Except it was a fake.
Although the plan kept the original painting safe, it so far hasn't helped police catch the thieves, who remain at large.
It all happened in the town of Castelnuovo Magra in Liguria, where the painting of the crucifixion is kept in a side alcove of the Santa Maria Maddalena church.
Their target? "The Crucifixion" by Pieter Brueghel the Younger - a 17th-century depiction of the crucifixion of Jesus Christ.
The Crucifixion is worth an estimated $3.3 million.
Robbers deployed a hammer to break into its display case and escaped in a vehicle.
"We were hearing rumours that someone wanted to steal it, so the Carabinieri (Italy's paramilitary police force) brought in the fake and installed security cameras".
Now, the Italian police are hunting down the thieves.
Police are now looking for two men who were seen removing the fake painting and driving off with it in a Peugeot vehicle, according to La Repubblica.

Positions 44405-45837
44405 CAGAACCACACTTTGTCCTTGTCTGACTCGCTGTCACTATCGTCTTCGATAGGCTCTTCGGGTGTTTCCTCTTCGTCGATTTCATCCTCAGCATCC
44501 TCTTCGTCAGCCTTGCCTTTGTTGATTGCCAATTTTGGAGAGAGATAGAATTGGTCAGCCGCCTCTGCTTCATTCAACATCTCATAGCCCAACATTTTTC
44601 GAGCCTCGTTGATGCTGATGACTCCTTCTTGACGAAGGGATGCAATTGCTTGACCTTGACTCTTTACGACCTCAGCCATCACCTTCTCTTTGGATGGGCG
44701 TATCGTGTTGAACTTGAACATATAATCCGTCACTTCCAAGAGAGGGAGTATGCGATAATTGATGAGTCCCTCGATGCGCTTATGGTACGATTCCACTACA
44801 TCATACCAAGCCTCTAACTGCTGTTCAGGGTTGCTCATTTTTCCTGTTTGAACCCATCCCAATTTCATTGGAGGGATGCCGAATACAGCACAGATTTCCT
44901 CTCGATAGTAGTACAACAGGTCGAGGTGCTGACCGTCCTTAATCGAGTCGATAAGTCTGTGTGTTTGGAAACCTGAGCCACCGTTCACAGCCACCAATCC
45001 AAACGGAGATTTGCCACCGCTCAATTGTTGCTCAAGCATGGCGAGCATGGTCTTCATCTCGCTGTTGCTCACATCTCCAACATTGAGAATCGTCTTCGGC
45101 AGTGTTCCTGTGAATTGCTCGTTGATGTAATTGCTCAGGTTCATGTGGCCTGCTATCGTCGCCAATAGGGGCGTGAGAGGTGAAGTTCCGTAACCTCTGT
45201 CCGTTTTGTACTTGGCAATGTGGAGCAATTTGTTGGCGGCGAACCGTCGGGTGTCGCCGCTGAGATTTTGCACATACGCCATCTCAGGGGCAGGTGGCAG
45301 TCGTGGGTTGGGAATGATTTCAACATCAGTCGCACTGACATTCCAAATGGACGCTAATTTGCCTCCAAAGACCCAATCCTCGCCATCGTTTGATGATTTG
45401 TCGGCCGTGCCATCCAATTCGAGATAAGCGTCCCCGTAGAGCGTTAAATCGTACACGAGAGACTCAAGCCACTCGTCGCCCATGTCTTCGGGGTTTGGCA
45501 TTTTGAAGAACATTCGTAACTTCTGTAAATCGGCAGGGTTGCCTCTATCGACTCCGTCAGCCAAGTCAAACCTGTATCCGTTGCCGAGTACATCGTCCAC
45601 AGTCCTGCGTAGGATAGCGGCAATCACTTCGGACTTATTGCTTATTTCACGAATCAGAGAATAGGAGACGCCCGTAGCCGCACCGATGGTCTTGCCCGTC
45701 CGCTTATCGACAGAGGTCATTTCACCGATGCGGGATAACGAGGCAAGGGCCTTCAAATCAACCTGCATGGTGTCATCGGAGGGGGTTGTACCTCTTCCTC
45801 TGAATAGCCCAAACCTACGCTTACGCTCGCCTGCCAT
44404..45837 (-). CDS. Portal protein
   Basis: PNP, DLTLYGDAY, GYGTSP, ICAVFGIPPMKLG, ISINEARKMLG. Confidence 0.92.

"Rumors were circulating that someone could steal the work, and so the police made a decision to put it in a safe place, replacing it with a copy and installing some cameras", Mayor Daniele Montebello said Wednesday night.
He also thanked members of the church who had "noticed that the one on display was not the original, but did not reveal the secret". Police installed surveillance cameras to monitor the church.
The popular painting was donated to the church by a wealthy family and was hidden during World War II to prevent it from being stolen by German soldiers. The scene is painted in oil on oak panels and is a copy of Brueghel's famous father's work, though, no version of the original has survived.
In a deception to rival the convoluted plots of thrillers such as The Thomas Crown Affair, a gang of Italian thieves were fooled into stealing a worthless painting.